where is the parameter set of these LSTM blocks in the last step.

A fully connected layer with weight and a bias vector is used to project the output of the mapping into a two-dimensional vector that is then decoded by softmax operation to the probabilities of the two categories. To solve the parameters, we take advantage of Adam optimizer to train the LSTMs with cross-entropy objective function.

The label of the current frame can be predicted as the class with the maximum probability.


Similarly, the labels of the sequential data can be obtained.

Iv Experiments

A dataset named National TsingHua University Drowsy Driver Detection (NTHU-DDD) is provided on the challenge of ACCV2016 workshop for driver drowsiness detection, on which we compare our approach with others. To make the sequential labels close to the practical driving environments, we relabel the video set with instant detecting principle. A new dataset is generated from the relabeled video set and it is called Forward Instant Driver Drowsiness Detection (FI-DDD) on which we learn parameters and analyze the performance of several subnetworks. While the performance of our entire approach is evaluated on the original NTHU-DDD dataset, we thus train a set of parameters to achieve long-term memory performance. Finally, the accuracy is obtained by our Long-term Multi-granularity Deep Framework (LMDF) on the evaluation set of the NTHU-DDD dataset, and the proposed method achieves about 37 fps on GPU Tesla M40.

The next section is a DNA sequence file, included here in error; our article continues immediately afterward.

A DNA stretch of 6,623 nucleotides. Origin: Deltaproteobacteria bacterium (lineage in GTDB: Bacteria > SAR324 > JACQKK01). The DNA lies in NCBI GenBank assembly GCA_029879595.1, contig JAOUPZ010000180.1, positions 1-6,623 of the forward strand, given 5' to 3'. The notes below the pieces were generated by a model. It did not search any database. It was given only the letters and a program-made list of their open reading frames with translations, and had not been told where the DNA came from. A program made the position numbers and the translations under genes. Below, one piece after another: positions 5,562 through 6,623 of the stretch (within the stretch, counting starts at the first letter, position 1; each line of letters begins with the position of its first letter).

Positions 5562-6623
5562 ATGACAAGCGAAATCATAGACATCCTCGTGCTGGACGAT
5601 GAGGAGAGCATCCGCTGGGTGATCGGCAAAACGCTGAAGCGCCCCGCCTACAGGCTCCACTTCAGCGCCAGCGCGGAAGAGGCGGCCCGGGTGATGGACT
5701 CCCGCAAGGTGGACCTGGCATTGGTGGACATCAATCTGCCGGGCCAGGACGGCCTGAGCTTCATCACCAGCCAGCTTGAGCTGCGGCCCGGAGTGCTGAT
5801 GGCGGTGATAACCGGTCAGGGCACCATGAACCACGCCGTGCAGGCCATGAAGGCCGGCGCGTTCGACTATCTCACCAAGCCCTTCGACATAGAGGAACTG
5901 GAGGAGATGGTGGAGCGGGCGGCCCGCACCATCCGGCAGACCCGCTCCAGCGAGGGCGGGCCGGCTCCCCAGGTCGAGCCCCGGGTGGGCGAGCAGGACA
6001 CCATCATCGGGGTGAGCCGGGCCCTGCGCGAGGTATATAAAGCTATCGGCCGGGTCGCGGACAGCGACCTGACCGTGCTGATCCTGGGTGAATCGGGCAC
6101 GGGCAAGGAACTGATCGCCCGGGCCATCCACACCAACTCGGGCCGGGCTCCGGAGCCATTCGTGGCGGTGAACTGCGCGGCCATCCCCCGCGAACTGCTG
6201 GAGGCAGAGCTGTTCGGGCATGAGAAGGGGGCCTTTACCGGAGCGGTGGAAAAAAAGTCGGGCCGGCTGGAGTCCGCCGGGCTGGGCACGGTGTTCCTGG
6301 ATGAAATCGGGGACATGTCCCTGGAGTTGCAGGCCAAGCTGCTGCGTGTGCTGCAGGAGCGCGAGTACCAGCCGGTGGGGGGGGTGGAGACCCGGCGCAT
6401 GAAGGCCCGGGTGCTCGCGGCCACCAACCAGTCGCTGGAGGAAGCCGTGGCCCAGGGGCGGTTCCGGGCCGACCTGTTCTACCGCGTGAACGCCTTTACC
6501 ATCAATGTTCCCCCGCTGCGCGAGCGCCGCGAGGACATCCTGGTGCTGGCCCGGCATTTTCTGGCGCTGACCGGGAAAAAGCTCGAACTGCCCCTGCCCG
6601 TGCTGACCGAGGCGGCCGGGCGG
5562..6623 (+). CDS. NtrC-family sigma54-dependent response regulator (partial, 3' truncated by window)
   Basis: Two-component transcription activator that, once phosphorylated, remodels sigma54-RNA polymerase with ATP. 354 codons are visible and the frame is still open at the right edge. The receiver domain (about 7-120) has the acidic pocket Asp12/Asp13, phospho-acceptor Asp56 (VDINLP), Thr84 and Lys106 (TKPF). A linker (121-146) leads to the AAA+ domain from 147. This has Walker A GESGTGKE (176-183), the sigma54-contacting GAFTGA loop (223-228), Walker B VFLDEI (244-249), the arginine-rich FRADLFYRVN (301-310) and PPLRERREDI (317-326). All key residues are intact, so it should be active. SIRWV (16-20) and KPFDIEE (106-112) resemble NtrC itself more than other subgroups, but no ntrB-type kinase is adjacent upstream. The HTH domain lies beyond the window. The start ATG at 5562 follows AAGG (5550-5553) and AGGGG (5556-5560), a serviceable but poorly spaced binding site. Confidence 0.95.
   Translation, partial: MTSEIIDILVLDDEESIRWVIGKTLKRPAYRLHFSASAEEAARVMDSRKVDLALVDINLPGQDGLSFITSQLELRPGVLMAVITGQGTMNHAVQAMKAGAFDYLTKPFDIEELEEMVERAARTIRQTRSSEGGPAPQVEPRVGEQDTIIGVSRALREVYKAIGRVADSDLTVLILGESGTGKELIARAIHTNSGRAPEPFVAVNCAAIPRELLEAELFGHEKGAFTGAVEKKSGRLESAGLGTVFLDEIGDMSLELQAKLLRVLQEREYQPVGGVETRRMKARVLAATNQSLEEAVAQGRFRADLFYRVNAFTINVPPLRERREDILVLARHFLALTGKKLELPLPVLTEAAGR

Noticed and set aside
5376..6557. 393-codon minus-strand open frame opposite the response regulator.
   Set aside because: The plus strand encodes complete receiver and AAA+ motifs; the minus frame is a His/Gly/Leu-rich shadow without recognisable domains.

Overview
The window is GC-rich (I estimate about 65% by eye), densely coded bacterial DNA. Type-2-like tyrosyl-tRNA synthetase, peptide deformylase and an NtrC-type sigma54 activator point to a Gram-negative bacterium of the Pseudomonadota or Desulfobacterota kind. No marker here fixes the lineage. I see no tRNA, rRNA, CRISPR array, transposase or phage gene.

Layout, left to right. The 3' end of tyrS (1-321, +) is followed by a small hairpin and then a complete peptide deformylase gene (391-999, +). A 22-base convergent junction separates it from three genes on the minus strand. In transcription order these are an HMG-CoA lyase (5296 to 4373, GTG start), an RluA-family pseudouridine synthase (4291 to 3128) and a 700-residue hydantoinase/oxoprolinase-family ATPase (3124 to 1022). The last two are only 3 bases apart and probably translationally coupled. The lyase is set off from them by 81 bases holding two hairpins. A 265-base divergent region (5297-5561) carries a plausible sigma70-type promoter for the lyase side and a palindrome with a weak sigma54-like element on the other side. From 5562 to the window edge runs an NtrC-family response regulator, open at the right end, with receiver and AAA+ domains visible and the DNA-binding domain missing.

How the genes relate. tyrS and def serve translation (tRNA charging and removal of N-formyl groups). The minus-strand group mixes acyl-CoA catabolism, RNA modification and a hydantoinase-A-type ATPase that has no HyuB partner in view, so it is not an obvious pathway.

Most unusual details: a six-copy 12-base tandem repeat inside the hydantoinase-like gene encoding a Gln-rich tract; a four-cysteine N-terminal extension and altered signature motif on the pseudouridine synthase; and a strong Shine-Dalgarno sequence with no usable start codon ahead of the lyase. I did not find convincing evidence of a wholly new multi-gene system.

Iv-a Dataset